AHMEDABAD: Overexploitation of groundwater resources and over-reliance on chemical pesticides and fertilizers is leading to rise of life-threatening chemical contaminants in groundwater beyond acceptable limits. The central ground water board (CGWB) figures presented by Union MoS water resources, Arjun Ram Meghwal, in the Lok Sabha recently, suggests that 21 districts of Gujarat have reported issues of high salinity levels, 19 districts have reported high fluoride content, while 21 districts have high nitrate presence in groundwater. About 12 Gujarat districts have reported high arsenic and six districts have reported high iron content.
The same report also suggests that Gujarat has consumed 68% of its groundwater resources already and that the rise in these chemical contaminants is partially because of this reason. A press release by ministry of water resources has quoted drinking water standards by WHO (2011) where fluoride should not be more than 1.5 mg/litre and nitrate should not be more than 50 mg/litre. The Bureau of Indian Standards (BIS) has set a limit for fluoride that is same as WHO and for nitrate it is 45 mg/litres as against 50 mg/l prescribed by WHO.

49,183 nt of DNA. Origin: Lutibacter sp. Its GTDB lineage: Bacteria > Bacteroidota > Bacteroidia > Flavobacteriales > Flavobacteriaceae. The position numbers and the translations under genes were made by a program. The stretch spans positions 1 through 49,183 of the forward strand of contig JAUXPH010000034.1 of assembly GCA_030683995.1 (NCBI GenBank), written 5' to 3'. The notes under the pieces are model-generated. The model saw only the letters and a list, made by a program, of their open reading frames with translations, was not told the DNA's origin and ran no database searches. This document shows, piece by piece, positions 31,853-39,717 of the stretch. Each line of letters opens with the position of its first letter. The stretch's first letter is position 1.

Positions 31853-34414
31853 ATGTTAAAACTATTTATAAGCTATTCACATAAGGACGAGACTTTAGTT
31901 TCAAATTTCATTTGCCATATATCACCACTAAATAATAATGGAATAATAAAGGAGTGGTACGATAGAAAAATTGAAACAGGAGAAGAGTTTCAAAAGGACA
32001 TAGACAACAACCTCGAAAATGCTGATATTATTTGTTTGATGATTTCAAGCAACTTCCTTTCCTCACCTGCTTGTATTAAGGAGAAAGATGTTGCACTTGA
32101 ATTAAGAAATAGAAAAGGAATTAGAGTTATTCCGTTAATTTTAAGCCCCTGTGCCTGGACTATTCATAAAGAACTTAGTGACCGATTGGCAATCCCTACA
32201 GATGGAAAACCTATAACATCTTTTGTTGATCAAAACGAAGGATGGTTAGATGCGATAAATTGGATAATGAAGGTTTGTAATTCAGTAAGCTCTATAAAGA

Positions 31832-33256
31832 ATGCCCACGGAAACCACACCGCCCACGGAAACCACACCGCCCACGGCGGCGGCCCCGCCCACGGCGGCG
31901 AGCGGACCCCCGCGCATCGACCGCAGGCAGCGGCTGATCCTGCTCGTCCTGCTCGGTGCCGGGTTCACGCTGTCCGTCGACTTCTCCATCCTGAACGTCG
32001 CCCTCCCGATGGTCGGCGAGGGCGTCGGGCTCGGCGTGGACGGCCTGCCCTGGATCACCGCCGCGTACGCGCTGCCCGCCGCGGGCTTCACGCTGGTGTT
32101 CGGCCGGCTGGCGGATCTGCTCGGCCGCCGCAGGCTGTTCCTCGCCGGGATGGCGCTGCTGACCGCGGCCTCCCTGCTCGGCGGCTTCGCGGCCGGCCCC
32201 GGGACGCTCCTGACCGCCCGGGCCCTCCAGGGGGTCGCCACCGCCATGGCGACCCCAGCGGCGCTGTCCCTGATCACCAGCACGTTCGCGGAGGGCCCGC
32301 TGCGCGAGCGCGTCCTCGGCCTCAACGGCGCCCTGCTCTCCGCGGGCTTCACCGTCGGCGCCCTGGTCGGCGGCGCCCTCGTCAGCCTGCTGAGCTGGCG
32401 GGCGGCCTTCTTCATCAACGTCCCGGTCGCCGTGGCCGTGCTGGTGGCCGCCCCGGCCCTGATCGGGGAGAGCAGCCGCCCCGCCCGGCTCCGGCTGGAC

A research team led by professor Rohit Goyal from the department of civil engineering, MNIT Jaipur claims that nitrate pollution is caused by intensive use of nitrogen-based fertilizers and crop irrigation with domestic sewage water. Nitrogenous fertilizer rapidly converts into nitrate form in soils. When quantity of nitrogen added to the soil exceeds the amount that the plants can use, the excess nitrates does not get adsorbed by soil particles and hence leaches out from the root zone by water percolating through the soil profile and ultimately accumulates in the groundwater.
In case of fluoride, the BIS has set a limit of 1 mg/litre in drinking water, which may be extended to 1.5 mg/lt as permissible. The favourable factor which contributes to rise of fluoride in groundwater is presence of fluoride-rich rock salt system in the state. “Fluoride enters soil through weathering of rocks, precipitation and impure water, mainly from waste run-off,” states Goyal.